Its oyster season on the Eastern Shore.
Beholding your first oyster, it’s hard to imagine who might have been courageous enough to pioneer their consumption. The packaging ain’t all that appealing. In its unexposed state, this vulnerable bivalve is protected by a shell masquerading as an impenetrable rock. What inside could possibly be worth the effort of denuding?
Not anything that looks like that, certainly.
The oyster itself is a soft alien being. A throwback to prehistory. A creature that inspires squeals of disgust and unfriendly comparisons from the uninitiated. But to those of us in the know, the oyster is one of the planet’s great culinary delights.
The beauty of the oyster is truly in the eye of the beholder.
Historically, human beings have been gobbling up this magnificent mollusk even long before the ancient Romans began shipping oysters overland from the British Isles in carts filled with ice, and selling them for their weight in gold. Nomadic American Indians ate oysters by the ton, leaving behind mounds of discarded shells. Early colonists were sometimes sustained by oysters and other seafood over those first harsh New World winters. As the United States expanded, oysters were often shipped west by stagecoach.
Oysters are good for you. They’re low in fat and contain high levels of zinc, protein, iodine, and iron. Vitamins A,B,C, and D are also present.
Food this healthy gets the blood flowing, so…
The oyster’s reputation as an aphrodisiac ranks right up there with champagne, chocolate, and expensive gifts. The passion-arousing potential of oysters has been celebrated for thousands of years. Aphrodite, the Greek goddess of love herself, rose from the sea on an oyster shell and presented her ally Eros to the ancient world. Casanova swore by oysters and is said to have eaten fifty every morning while bathing with whichever paramour was currently in favor.
Kent Island icon Melvin Clark (1922-2008) once told me, “Back in the old days you were either a waterman or a farmer. There was an abundance of oysters but no money. We’d sell to the shucking houses and sometimes you’d sell two bushels for a quarter just to get rid of them.
“Contractors across the bridge liked to hire Eastern Shoremen because they knew they would work hard. Only problem was they knew they’d lose them in September come oyster season. Oystering got into your blood. You were independent. You could go out when you wanted and come in when you wanted. Nobody could tell you to do anything.”
Dominion’s Weldon (Guinea) Legg, with a depth of traditional Chesapeake Bay folk knowledge, once told me, “If I had to do it all over again I’d rather oyster with hand tongs than anything.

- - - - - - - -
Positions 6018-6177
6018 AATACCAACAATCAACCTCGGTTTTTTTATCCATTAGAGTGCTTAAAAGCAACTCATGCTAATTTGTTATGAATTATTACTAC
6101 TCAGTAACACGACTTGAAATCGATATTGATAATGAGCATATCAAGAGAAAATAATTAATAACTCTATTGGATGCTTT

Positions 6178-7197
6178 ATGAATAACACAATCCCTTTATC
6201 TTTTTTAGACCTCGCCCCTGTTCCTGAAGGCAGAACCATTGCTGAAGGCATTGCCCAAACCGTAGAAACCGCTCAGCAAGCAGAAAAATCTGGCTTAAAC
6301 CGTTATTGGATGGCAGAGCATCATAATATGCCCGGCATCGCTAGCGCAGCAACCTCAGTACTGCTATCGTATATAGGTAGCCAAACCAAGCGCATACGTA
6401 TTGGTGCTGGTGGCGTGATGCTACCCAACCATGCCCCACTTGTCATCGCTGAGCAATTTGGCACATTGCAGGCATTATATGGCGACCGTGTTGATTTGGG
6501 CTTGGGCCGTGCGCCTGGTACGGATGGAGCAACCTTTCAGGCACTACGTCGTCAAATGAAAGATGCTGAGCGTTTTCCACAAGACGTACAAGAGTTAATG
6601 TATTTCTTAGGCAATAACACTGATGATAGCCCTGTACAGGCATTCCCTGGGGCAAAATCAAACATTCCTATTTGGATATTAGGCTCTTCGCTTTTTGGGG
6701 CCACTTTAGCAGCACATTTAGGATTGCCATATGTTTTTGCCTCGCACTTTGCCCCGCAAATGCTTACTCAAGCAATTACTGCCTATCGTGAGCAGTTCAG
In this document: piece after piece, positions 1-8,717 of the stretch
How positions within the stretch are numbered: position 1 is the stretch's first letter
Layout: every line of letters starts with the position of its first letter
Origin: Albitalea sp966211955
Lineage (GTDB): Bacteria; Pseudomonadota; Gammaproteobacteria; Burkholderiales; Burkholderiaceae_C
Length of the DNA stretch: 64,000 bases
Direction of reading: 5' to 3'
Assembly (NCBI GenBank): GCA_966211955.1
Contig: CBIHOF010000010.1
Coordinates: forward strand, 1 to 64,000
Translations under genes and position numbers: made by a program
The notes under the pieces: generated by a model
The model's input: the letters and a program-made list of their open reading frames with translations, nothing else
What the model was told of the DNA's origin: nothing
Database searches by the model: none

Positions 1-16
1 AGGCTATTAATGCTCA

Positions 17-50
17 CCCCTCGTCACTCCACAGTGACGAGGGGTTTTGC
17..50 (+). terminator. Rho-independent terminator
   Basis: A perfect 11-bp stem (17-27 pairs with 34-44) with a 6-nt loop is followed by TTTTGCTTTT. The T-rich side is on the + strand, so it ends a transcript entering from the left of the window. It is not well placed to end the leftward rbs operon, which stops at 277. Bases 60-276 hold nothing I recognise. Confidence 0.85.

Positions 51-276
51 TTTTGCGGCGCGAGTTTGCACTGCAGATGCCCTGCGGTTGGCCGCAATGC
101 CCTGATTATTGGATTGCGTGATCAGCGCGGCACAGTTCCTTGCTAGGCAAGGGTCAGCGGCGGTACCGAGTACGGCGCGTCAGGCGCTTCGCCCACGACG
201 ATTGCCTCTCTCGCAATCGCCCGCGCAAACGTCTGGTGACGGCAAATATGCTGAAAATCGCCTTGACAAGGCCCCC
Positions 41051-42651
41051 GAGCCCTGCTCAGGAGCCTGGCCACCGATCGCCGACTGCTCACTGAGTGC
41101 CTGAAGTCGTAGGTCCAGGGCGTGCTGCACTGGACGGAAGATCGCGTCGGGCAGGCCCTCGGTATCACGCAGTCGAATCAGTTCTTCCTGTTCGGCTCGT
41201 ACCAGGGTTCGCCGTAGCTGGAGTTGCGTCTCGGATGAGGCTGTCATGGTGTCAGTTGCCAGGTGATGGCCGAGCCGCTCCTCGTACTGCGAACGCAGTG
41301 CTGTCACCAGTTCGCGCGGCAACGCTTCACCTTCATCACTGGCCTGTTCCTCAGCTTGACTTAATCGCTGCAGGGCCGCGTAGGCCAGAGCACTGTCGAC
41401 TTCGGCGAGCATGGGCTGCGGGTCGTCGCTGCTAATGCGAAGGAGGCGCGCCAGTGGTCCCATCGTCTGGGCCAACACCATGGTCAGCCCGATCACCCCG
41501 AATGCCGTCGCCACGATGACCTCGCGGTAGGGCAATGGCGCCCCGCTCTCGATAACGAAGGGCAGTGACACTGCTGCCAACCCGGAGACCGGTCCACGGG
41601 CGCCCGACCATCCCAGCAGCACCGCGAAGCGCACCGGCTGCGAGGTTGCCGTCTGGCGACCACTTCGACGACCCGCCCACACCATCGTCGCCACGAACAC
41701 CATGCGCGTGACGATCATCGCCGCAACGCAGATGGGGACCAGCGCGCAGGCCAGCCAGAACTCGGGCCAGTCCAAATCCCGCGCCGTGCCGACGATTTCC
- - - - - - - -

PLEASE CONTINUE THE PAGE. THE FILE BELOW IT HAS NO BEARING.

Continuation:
“Most fellows who make tongs today make them like real tongs but don’t build them to suit, what a pair of tongs is really supposed to be. Some of them are beautiful. Carry them out there and they couldn’t scratch my butt. It’s not about how they look. You have to know what to look for. Have to make sure the bottom of your tongs is made from the butt of the tree. You don’t want them upside down. Have to know your grains. Some of that wood is like a sponge as soon as they hit the water. You could work the tops and the bottoms wouldn’t really move.
“Electronics changed the business. With depth finders, GPS, watermen don’t have to learn everything. I tell my grandchildren, you can’t be an oysterman until you learn the water out there like the palm of your hand. You’ve got to know where you are in daylight; you’ve got to know in the dark. You’ve got to know.”
Seafood entrepreneurial trailblazer Billy Harris (1922-2006) once told me, “When I was a boy, oysters were 25 cents a bushel. Three men in a boat could catch 75 to 100 bushels a day. November 1 was the start of dredging season. There’d be 100 dredge boats off Love Point catching 300 to 500 bushels a day. Back in my grandfather’s time, in the 1800s, they said if you caught four bushels that was a good day’s work. There were 15 oyster houses at Kent Narrows. When I started, a gallon of oysters was $2.50. My father had sold that gallon for 59 cents.”
Gordon Crouch, another native Islander with a deep roots and insight into the Eastern Shore’s past once told me, “The packing house (at Little Creek) was in our family from 1929 until I retired and sold it around 1990. Back (in the old days) then a lot of oystermen didn’t do anything all summer. They’d hang their tongs up and be done until fall. In the old days I heard of men who quit oystering with $25 and lived on it all summer. Of course, back then everybody had hogs, chicken and eggs, a garden. About all you’d need would be a barrel of flour.
“At one time the oyster business used to be big on Kent Island. Right here in Little Creek there were six packing houses. There were two or three more up the creek. Started dropping off in the 1970’s, after Hurricane Agnes or one of those big storms. We were the last ones to close. It was the end of an era.”
That’s what those Kent Islanders once told me.
Cass Droter’s Oyster Pie from the recipe book I KNOW A PLACE by Barbara Ann Smoot and given to me as a gift for my 40th birthday by Kim and JT Mitchell:
From my book A History of the Kent Island Volunteer Fire Department:
FIREHOUSE OYSTER FRITTERS
KIVFD Ladies Auxiliary icon Jackie Moore’s handwritten recipe provides ingredient measures for two different size batches. It does not, however, provide directions. Recipe provided by daughter in law, Joyce Moore. Directions provided by easternshorebrent.com:
For 1 gallon oysters:
8 cups flour
12 tsp baking powder
5 cups milk
For 1 quart oysters:
2 cups flour
3 tsp baking powder
1 ¼ cup milk
Mix dry ingredients. Mix wet ingredients. Dredge oysters through wet ingredients. Dredge oysters through dry ingredients. Fry.
Recipes from an article I wrote for Chile Pepper magazine in 1998: